The 2016 election may go down as the year of the angry white voter, but a book coauthored by a professor at the University of California, Santa Barbara, finds a quiet revolution taking place in the country: the ascension of women and men of color to elected office.
In Contested Transformation: Race, Gender and Political Leadership in 21st Century America, Pei-te Lien, professor of political science, and her three coauthors--Carol Fanta, senior fellow in the Graduate School of Policy and Global Studies at the University of Massachusetts, Boston; Dianne Pinderhughes, professor in the Departments of Political Science and Africana Studies at the University of Notre Dame, South Bend, Ind.; and Christine Marie Sierra, professor emerita of political science at the University of New Mexico, Albuquerque--have produced the first comprehensive study of elected racial and ethnic minorities in the U.S.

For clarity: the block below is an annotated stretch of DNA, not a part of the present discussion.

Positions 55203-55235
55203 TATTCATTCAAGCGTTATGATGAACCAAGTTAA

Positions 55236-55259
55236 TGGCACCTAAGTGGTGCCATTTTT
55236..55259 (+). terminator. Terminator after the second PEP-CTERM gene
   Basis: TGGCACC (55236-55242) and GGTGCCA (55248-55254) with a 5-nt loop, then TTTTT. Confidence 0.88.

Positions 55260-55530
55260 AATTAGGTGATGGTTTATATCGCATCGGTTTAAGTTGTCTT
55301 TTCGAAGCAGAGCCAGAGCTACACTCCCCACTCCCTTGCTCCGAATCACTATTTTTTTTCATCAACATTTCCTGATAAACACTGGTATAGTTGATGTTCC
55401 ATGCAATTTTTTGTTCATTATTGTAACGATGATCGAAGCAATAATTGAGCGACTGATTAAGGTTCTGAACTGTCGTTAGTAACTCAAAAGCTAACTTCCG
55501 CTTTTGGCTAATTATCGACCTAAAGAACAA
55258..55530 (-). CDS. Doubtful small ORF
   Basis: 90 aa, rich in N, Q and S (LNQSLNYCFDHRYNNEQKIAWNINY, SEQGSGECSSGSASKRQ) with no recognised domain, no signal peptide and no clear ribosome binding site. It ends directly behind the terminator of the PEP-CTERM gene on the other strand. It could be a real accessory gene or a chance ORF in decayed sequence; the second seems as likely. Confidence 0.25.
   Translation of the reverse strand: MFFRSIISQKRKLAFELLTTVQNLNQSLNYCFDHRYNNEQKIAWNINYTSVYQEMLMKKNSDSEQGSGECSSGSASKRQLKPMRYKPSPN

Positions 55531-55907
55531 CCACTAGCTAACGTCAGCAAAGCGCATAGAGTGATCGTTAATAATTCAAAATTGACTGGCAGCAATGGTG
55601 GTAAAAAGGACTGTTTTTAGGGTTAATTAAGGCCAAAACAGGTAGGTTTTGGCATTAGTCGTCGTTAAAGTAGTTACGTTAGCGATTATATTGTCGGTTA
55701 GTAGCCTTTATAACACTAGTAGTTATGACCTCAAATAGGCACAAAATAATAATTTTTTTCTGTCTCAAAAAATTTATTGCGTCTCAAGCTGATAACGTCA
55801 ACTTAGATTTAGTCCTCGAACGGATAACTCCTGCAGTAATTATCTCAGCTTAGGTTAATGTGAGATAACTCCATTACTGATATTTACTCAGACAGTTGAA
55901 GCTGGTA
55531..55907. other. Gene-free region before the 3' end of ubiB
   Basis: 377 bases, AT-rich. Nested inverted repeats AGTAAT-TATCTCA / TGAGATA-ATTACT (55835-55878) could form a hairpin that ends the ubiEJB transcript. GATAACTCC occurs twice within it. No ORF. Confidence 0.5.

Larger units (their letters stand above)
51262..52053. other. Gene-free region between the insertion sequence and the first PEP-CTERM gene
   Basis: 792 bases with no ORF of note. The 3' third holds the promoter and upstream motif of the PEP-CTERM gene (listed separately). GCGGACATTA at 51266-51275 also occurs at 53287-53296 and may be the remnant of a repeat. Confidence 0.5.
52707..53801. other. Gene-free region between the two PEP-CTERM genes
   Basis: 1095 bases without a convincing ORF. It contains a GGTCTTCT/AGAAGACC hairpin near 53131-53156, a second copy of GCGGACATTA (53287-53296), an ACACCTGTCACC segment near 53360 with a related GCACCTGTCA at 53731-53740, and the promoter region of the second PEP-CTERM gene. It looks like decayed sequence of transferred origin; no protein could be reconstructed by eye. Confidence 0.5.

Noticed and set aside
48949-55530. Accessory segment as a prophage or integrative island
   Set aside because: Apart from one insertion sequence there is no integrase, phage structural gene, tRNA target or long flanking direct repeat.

"It's the first of its kind in terms of the multiple levels of offices," Lien says, "from the local all the way to Congress and the presidency. We created a benchmark survey that put women of color at the center of analysis."
The book encompasses more than 12,000 elected officials in its data set, and reveals how a rapid and continuous racial transformation in the U.S. since the 1960s has, in turn, changed the political landscape across the country. Latinos, for example, have grown from 3.5% of the population in 1960 to almost 20% today. Asian-Americans have gone from less than one percent in 1960 to more than five percent, and are expected to become the largest immigrant group, surpassing Latinos, by 2055. African-American numbers have held steady, while whites, 85% of the population in 1960, are expected to be 47% in 2050.
Those changes in demographics have led to a transformation in the number of women of color in elected...